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Year : 2019  |  Volume : 8  |  Issue : 1  |  Page : 198

Practical points for brain-friendly medical and health sciences teaching

1 Medical Education Research Center, Education Development Center, Isfahan University of Medical Sciences, Isfahan, Iran
2 Medical Education Research Center, Isfahan University of Medical Sciences, Isfahan, Iran
3 Department of Occupational Therapy, School of Rehabilitation Sciences, Iran University of Medical Science, Tehran, Iran

Correspondence Address:
Dr. Fariba Haghani
Medical Education Research Center, Isfahan University of Medical Sciences, Isfahan
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Source of Support: None, Conflict of Interest: None

DOI: 10.4103/jehp.jehp_135_19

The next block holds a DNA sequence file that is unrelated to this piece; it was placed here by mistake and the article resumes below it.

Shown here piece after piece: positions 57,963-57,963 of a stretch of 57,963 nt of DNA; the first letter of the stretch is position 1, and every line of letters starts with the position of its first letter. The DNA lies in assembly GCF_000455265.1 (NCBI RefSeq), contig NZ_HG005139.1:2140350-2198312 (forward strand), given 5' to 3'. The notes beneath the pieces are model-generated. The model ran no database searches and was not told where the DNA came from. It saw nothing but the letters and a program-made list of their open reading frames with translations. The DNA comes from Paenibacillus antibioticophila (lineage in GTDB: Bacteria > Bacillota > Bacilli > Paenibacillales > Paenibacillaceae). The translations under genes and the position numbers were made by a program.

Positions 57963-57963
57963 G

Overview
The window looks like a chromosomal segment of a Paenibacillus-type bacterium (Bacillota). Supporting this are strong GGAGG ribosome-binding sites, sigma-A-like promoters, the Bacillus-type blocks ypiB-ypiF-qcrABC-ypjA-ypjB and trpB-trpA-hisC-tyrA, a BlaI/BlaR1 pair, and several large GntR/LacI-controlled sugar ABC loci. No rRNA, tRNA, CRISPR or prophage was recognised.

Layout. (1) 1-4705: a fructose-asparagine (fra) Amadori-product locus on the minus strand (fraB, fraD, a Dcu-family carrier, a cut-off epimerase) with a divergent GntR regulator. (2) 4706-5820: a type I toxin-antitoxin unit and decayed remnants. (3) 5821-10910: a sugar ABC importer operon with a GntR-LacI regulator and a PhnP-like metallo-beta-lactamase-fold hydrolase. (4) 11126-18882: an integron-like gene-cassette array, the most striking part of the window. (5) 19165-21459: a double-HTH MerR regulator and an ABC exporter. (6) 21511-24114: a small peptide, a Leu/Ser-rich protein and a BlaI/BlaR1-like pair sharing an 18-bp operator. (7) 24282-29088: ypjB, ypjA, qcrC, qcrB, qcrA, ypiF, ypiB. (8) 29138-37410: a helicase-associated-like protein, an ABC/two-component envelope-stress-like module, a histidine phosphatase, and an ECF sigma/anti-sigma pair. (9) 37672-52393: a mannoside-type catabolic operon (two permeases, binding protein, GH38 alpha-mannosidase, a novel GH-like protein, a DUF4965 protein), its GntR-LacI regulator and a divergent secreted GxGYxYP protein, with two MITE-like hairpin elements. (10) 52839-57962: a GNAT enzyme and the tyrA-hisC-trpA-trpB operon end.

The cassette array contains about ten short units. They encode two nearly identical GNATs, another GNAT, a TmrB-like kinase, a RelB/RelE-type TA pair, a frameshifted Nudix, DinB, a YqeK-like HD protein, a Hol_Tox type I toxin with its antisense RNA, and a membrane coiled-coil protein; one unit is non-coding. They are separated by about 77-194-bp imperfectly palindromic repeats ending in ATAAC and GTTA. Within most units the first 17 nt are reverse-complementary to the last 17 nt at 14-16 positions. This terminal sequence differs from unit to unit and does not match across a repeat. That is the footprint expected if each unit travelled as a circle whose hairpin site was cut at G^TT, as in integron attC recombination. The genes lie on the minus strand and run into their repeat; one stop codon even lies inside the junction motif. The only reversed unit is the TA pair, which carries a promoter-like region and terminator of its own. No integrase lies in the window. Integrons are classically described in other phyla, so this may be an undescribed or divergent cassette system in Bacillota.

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BACKGROUND: Special learning outcomes are considered for medical and health sciences education which can be acquired by some interactive learning systems in the human brain. Given the importance of this issue, based on literature, we attempted at mentioning certain practical points for medical and health sciences educators to employ in preclinical and clinical teaching. MATERIALS AND METHODS: We searched databases of PubMed, Proquest, Scopus, ERIC, and ISI Web of Science for relevant literature from January 2010 to January 2019. RESULTS: From a total of 1029 records, 30 articles along with 35 papers from snowballing and hand searching were included in this study. The following 12 main items were encompassed: teaching students the basic neuroscience of learning and set individual learning goals, “just right challenge” heeding the balance between supervision and autonomy, brain-friendly coaching, repetition with spaced learning, visualization as a powerful learning tool, multimodal teaching, cognitive learning and mental model, cognitive-emotional learning, active and social learning, creativity and art, sleep, medical faculty's participation regarding the courses of “neuro-education studies,” and “neuro-myths” were suggested for brain-friendly medical and health sciences teaching. CONCLUSIONS: We considered 12 practical points for brain-aware medical and health sciences teaching according to the recent literature on the basis of the association between education, cognitive science, neuroscience, and psychology. Interdisciplinary research and practice regarding this issue can improve teaching–learning quality, students' well-being, and ultimately patient outcomes.

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